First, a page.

Cairo, Asharq Al-Awsat—Al-Jazeera’s televised interview with Abu Mohammad Al-Golani, the leader of the Al-Qaeda-affiliated group, the Al-Nusra Front, has stirred controversy across the Arab world. While some see the interview as a legitimate scoop for the Qatari-funded channel, others criticized it for giving a platform to an organization classified by many countries around the world, as well as the United Nations, as a terrorist organization.
The interview, broadcast on May 28 on Al-Jazeera’s Arabic-language channel, was held in an unknown location, and features the leader of Al-Nusra, which is currently fighting Bashar Al-Assad’s regime in Syria, speaking about the group’s goals in the country, and its future activities should it succeed in capturing a larger slice of Syrian territory.
Golani appeared with his face covered and with the camera angle pointed from behind him. Only the interviewer’s face was visible to the viewer.
Immediately following the interview being aired, media practitioners and ordinary people took to social media outlets and their columns to question Al-Jazeera’s decision, with many accusing the channel of providing an opportunity for the head of an organization that is accused of committing atrocities in Syria to air his views and promote his group’s ideology.
The video garnered some 35,000 hits within 24 hours of being posted on Al-Jazeera’s YouTube channel, with a Twitter hashtag, which in English translates to “Golani on Al-Jazeera,” trending widely on the social media site throughout the Arab world.
Syrian activist Yahya Hawa wrote on Twitter that Al-Jazeera “should be ashamed of itself in front of the Syrian people” after airing the interview, while Abdulrahman Al-Lahim, another activist, called it an attempt by the channel to “polish the image of the terrorist Al-Nusra Front and Golani.”
Speaking to Asharq Al-Awsat, Farouq Abu Zeid, a media professor at Cairo University, was also highly critical of the channel for airing the interview, accusing it of contravening accepted media norms and standards.
“The whole principle of interviewing the leaders of terrorist organizations is a crime when considering the legal side of things, and is totally unacceptable according to international media standards and agreements, in addition to the fact that the [Arab League’s] Media Charter forbids incitement to violence [on television],” Abu Zeid said.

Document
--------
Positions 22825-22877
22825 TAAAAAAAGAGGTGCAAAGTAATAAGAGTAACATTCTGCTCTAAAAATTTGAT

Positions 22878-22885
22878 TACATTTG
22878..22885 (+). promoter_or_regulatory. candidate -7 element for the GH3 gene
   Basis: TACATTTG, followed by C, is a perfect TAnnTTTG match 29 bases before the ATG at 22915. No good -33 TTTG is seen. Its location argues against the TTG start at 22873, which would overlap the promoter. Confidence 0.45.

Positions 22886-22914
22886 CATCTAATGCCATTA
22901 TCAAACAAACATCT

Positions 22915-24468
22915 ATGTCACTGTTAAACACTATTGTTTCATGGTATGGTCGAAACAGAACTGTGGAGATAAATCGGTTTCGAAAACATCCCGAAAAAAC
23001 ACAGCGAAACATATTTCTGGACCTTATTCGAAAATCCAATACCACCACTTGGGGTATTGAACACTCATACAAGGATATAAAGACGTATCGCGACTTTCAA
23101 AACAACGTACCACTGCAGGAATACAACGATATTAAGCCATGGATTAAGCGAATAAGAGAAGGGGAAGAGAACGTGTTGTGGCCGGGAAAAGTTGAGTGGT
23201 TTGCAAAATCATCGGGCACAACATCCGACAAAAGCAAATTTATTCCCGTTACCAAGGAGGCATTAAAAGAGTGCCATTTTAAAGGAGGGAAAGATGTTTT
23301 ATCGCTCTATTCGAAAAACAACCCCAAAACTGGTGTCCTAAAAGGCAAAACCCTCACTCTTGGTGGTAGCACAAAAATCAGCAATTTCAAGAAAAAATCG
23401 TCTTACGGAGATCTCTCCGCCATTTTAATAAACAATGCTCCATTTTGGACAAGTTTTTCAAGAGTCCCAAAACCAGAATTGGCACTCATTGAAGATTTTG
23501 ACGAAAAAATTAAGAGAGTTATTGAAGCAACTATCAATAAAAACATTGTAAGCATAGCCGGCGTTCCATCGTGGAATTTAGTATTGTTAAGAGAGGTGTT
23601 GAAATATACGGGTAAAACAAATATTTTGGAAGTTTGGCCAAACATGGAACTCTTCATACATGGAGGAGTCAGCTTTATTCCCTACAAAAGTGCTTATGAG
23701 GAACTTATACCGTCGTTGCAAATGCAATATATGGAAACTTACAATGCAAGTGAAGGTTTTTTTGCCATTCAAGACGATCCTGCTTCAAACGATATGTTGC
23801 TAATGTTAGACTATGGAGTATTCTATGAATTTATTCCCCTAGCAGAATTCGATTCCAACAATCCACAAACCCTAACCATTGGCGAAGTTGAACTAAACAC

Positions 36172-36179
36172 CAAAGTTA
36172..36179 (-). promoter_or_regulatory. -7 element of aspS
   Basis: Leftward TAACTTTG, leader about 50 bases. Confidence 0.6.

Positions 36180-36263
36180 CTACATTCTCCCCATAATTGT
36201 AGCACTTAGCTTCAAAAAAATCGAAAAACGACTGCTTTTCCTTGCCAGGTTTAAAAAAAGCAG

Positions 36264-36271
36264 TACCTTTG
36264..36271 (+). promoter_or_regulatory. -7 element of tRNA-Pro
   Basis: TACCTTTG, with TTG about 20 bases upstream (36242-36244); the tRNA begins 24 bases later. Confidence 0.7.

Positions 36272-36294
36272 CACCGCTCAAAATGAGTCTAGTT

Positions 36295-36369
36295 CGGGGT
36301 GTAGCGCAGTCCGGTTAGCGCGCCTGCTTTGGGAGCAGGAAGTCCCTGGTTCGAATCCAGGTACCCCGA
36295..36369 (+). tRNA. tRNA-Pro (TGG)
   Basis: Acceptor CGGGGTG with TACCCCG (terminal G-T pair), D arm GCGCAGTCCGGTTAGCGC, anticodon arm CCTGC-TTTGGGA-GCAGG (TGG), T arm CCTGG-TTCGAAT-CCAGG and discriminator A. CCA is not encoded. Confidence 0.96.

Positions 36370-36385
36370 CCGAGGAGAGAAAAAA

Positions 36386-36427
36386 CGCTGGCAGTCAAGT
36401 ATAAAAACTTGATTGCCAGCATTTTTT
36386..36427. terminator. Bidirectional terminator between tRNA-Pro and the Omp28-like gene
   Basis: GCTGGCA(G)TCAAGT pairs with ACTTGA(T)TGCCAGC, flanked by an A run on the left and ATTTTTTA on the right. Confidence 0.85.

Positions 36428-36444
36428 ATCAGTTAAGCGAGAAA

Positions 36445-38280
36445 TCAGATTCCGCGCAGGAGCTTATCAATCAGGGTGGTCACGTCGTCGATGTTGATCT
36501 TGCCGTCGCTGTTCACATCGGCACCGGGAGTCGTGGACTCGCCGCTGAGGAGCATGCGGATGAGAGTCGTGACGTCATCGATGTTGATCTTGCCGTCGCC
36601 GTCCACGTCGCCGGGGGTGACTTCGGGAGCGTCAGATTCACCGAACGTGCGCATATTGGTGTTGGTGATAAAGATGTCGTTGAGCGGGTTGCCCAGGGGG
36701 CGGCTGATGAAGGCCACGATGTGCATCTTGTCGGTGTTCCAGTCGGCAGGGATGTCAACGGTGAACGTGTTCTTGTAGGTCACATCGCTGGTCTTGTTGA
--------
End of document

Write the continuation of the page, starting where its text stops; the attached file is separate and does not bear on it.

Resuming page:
But others have praised the channel for airing the interview, and said it was important for the public to know and understand what organizations such as the Al-Nusra Front actually want in order to successfully counter their ideology on a wider scale.
“I see it [the interview] as a scoop for Al-Jazeera,” wrote Palestinian political analyst Yasser Al-Za’atara. “An even more important scoop would be an interview with [Abu Bakr] Al-Baghdadi,” the leader of the Islamic State of Iraq and Syria (ISIS), he said.
Abu Zeid, however, has little time for this point of view, and accuses Al-Jazeera of “going down a road no-one wishes to travel” and offending a large slice of the Arab street, as well as, conversely, unwittingly promoting such groups to those who may already be sympathetic with them.
He said: “A media or journalistic scoop is when you are able to obtain something legal which no other outlet was able to get . . . Whilst this is an unwritten rule in the media world, it is a universally accepted norm. Conducting interviews with leaders of terrorist organizations can have the effect of turning them into global stars or heroes. Because there are others among his [Golani’s] supporters, or those who wish to join [his organization], who already consider him a hero.”
He added that Al-Jazeera was attempting to “score cheap points” to give itself a name in the world of international media.
This is not the first time Al-Jazeera has been accused of giving a platform to leaders of terrorist organizations and of promoting itself by obtaining exclusive access to such figures. In the early 2000s, the channel was catapulted to international notoriety and became a household name throughout the world after airing videos obtained of then-Al-Qaeda leader Osama Bin Laden.
Abu Zeid’s colleague at Cairo University, Professor of Journalism Mahmoud Alam Al-Din, echoed Abu Zeid’s view of the interview, calling it “unacceptable.”
He made reference to the channel’s alleged support for organizations that have been banned in some countries as terror groups, such as the Muslim Brotherhood—which Egypt, Saudi Arabia, and the UAE among other countries have banned as such—as well as its past airing of Bin Laden’s speeches.
“Britain, for example, bans the appearance on television of anyone who leads a terror organization . . . What Al-Jazeera aired can be classified as incitement to violence and providing a kind of legitimacy to this killer [Golani] . . . The interviewer dealt with him as if he was simply a normal man and not a killer,” Alam Al-Din told Asharq Al-Awsat.
Also replying to those who considered the interview a legitimate media scoop, he said: “Can giving a platform to terror organizations be considered a scoop?” maintaining that “the concept of the ‘scoop’ will soon lose its meaning for the viewer, in light of this lack of impartiality [by Al-Jazeera].”